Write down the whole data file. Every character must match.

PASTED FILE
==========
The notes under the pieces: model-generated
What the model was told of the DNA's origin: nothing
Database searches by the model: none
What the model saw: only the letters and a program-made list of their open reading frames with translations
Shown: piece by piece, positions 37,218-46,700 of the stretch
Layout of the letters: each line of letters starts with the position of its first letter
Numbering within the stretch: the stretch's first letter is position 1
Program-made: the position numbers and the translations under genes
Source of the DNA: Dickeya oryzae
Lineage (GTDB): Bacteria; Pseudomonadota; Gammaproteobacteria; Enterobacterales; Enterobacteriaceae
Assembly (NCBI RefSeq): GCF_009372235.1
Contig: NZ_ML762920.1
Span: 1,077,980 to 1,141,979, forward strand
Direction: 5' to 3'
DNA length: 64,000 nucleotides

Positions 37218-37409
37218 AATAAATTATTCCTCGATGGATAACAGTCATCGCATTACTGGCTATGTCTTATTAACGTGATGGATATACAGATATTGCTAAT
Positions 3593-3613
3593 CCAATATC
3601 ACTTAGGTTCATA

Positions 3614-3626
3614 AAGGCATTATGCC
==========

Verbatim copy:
The notes under the pieces: model-generated
What the model was told of the DNA's origin: nothing
Database searches by the model: none
What the model saw: only the letters and a program-made list of their open reading frames with translations
Shown: piece by piece, positions 37,218-46,700 of the stretch
Layout of the letters: each line of letters starts with the position of its first letter
Numbering within the stretch: the stretch's first letter is position 1
Program-made: the position numbers and the translations under genes
Source of the DNA: Dickeya oryzae
Lineage (GTDB): Bacteria; Pseudomonadota; Gammaproteobacteria; Enterobacterales; Enterobacteriaceae
Assembly (NCBI RefSeq): GCF_009372235.1
Contig: NZ_ML762920.1
Span: 1,077,980 to 1,141,979, forward strand
Direction: 5' to 3'
DNA length: 64,000 nucleotides

Positions 37218-37409
37218 AATAAATTATTCCTCGATGGATAACAGTCATCGCATTACTGGCTATGTCTTATTAACGTGATGGATATACAGATATTGCTAAT
Positions 3593-3613
3593 CCAATATC
3601 ACTTAGGTTCATA

Positions 3614-3626
3614 AAGGCATTATGCC